The day’s forecast predicted rain. Over morning coffee, my husband and I discussed the possibility. Honestly, what were the chances that we’d get some? It was late August, for crying out loud.
“Hang on,” I said, setting my mug down on the kitchen counter. “I’ll go check the cenizo.”
Yeah, right, I told myself as I headed for our foyer. On tiptoes, I peeked out the front door window to get a gander of the cenizo that grows across the street.
“James,” I hollered. “Come see. It’s blooming!”
That meant—based on many past observations—certain rain. Soon. Skeptics may scoff, but whenever purple flowers appear on this neighborhood shrub, wet stuff happens. For most of that day, I held my breath. Would our cenizo friend be right again?
Cenizo (Leucophyllum frutescens) has more than one common name: purple sage, silverleaf, Texas sage, Texas ranger, Texas silverleaf. Most names refer to an attribute of the evergreen native. For example, “cenizo” in Spanish can mean “ashen.” The shrub’s silvery or gray color comes from the dense, silvery hairs that cover its leaves. Bell-shaped flowers vary from pink, purple and, rarely, white.
As for being a sage, cenizos are not. Nor are they salvias, some of which are commonly called sages. Instead, cenizos belong to the figwort family, a group of plants that includes toadflaxes, foxgloves, penstemons and scarlet paintbrushes.
In the wild, cenizos grow in the rocky, limestone soils of northern Mexico, the Rio Grande plains, Trans-Pecos region and western Edwards Plateau. They typically grow as a 4- to 5-foot-high rounded shrub but can reach 8 feet or more. Drought tolerant and highly resistant to deer, cenizos thrive in full sun and require little attention.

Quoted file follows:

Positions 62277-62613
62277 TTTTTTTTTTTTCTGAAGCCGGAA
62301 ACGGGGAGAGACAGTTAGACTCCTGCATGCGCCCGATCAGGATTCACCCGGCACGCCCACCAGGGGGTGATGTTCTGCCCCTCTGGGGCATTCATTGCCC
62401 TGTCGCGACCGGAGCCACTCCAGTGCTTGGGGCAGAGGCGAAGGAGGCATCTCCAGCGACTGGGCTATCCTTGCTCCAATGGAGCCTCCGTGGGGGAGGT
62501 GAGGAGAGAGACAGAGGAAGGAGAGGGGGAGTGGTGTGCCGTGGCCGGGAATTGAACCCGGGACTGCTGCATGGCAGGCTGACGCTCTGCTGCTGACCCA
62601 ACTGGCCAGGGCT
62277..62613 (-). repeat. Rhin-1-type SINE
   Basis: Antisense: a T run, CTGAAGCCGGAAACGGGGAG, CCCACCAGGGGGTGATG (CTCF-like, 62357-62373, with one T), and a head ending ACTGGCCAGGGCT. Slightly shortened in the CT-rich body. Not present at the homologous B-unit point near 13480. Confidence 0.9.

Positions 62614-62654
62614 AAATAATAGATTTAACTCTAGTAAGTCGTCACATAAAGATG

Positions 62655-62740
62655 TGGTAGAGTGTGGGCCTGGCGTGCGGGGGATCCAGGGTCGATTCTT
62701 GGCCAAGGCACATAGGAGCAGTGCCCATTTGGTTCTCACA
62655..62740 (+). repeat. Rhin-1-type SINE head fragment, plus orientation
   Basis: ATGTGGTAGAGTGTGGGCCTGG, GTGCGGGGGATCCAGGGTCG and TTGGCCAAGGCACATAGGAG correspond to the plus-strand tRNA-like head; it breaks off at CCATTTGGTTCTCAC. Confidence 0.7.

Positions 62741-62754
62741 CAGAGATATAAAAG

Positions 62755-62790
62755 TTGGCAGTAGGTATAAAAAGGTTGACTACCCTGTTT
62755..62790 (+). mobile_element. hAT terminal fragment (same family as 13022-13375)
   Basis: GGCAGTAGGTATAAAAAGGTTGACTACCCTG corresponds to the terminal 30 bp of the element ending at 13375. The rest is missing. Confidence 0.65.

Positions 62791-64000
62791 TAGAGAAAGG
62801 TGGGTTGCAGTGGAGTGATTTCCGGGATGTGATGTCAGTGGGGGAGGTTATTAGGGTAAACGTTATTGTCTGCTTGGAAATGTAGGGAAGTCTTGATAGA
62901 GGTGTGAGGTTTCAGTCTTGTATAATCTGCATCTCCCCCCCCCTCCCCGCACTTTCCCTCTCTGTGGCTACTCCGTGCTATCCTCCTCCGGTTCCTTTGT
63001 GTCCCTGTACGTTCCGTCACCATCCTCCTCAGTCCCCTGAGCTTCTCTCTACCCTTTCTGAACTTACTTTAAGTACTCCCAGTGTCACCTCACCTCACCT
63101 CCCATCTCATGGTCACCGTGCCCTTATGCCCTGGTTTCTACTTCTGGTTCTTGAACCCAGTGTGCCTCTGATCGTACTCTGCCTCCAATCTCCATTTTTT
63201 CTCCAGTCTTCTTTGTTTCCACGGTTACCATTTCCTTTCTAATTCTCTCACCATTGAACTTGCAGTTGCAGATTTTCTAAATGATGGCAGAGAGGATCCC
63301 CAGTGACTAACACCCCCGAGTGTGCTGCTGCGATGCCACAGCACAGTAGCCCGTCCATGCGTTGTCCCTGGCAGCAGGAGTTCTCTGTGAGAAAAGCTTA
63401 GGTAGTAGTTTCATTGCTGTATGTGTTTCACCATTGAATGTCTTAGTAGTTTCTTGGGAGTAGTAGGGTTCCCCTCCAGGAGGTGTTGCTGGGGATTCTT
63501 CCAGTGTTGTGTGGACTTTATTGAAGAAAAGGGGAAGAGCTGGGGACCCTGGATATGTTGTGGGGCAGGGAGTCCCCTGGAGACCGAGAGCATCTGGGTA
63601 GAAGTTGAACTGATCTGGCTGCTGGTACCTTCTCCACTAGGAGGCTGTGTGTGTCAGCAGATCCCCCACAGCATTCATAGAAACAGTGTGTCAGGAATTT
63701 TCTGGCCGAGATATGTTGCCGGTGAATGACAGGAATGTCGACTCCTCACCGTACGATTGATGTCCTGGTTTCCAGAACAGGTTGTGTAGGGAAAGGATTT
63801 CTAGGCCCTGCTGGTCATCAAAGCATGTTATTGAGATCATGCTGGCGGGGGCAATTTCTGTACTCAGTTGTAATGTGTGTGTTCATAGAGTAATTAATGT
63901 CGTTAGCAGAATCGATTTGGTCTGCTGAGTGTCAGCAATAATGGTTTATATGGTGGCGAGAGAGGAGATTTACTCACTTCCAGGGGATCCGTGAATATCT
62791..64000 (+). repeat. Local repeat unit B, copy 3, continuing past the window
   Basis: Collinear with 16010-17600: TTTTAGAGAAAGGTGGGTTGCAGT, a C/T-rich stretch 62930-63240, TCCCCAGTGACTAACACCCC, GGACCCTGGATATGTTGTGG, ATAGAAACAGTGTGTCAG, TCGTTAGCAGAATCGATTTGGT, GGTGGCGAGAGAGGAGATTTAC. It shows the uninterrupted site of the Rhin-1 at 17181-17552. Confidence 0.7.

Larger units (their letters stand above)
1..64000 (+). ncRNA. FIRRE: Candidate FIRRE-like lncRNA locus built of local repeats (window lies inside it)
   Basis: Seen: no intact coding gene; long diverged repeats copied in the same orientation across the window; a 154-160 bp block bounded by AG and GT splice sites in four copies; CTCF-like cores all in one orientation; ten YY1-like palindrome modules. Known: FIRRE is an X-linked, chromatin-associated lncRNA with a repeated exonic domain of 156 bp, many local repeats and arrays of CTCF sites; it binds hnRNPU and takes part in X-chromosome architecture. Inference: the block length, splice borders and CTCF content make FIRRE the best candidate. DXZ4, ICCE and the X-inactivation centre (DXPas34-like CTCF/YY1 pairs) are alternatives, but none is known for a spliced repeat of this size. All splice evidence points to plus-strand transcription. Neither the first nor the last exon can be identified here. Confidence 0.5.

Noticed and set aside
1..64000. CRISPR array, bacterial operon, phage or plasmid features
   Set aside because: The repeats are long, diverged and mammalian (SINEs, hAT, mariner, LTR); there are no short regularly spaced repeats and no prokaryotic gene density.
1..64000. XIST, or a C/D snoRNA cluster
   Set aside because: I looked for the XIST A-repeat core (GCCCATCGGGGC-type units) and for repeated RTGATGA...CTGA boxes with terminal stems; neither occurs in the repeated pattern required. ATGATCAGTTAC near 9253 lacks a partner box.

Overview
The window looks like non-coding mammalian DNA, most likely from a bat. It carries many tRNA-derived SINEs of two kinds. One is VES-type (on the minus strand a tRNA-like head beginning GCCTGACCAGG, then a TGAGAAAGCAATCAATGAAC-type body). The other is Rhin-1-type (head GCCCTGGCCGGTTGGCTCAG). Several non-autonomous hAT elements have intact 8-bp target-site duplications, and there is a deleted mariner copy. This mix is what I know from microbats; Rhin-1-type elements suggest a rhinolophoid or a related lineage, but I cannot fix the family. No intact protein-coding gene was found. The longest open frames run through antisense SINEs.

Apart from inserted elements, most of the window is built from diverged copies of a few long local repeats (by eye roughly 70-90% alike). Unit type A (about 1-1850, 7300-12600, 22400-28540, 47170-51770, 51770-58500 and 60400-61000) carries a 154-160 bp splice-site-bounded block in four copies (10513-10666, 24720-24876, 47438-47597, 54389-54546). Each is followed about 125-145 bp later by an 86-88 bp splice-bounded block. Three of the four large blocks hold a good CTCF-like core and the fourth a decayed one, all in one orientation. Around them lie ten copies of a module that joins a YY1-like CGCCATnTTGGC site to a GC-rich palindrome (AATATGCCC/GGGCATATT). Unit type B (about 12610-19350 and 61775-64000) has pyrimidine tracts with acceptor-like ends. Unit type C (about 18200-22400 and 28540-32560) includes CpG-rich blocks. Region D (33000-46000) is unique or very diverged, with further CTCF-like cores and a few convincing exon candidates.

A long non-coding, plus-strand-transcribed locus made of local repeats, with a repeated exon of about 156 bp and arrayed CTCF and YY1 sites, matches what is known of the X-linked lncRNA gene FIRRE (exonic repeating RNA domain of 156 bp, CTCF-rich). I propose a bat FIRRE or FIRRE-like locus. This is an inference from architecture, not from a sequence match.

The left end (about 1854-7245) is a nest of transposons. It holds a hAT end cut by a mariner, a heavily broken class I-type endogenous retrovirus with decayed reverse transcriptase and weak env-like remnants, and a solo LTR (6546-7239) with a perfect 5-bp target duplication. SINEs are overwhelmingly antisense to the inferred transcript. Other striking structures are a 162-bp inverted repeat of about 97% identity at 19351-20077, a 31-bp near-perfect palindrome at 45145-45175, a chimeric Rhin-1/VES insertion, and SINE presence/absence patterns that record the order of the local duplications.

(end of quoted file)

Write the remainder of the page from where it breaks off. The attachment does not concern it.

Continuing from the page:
Two other cenizo species occur in Texas. Big Bend silverleaf (Leucophyllum minus) grows in the rocky flats and mountains of the Trans-Pecos and Big Bend. Boquillas silverleaf (Leucophyllum candidum) grows on gravelly hills in Big Bend National Park and the Black Gap Wildlife Management Area in Brewster County.
Cenizos provide cover for wildlife and nest sites for birds. Their flowers draw bees, moths, butterflies and other pollinators. In our own native gardens, James and I have observed birds peck at the flower buds. The species is also a caterpillar host plant for calleta silkmoths and theona checkerspots. Native Americans and early settlers brewed a medicinal tea from cenizo leaves. Today herbalists use cenizo tea to ease cold symptoms.
Those many ecological benefits won cenizo an official designation but only after Thomas Adams intervened. The retired botanist and native plant enthusiast says he was aghast when he learned Texas lawmakers had declared crape myrtles as the state shrub in 1997. “A plant from China? That was blasphemy,” he said. “So I wrote my state representative at the time. To my surprise, he agreed to sponsor a bill.”
Under a tight deadline, Adams had to come up with a replacement candidate. After some thought, he nominated cenizo since it’s a pretty native he’d observed both in his travels and in commercial nurseries. House Concurrent Resolution 71 was adopted by the Texas Legislature in 2005.
“I wanted to replace the crape myrtle,” Adams says. “But it turned out that cenizo was named the state native shrub. That wasn’t the point, but I got what I wanted.”
The brief resolution lists another common name for cenizos: barometer bush. That label refers to how cenizos typically bloom after rainfall or when humidity and moisture levels in soils are high. Not long after we planted a young cenizo in our backyard, it put on a few purple blooms after half an inch of precipitation. With age, it has grown and flowers more profusely but only after rain.
Not so for our cenizo friend across the street. But that August day, I wondered, what were the chances it could be right again?
I soon found out. After supper that evening, I sat outside and watched as billowy gray clouds darkened the sky. A north wind kicked up, and thunder boomed. Finally I hurried back into our house just as a light rain started. More showers fell the next day and the following three days.
“The cenizo’s right again. It just knows,” I told James, who nodded in agreement. Of course, some may scoff. Others will believe. Whatever the consensus may be, this I know: Our neighborhood cenizo is definitely a sage when it comes to rain.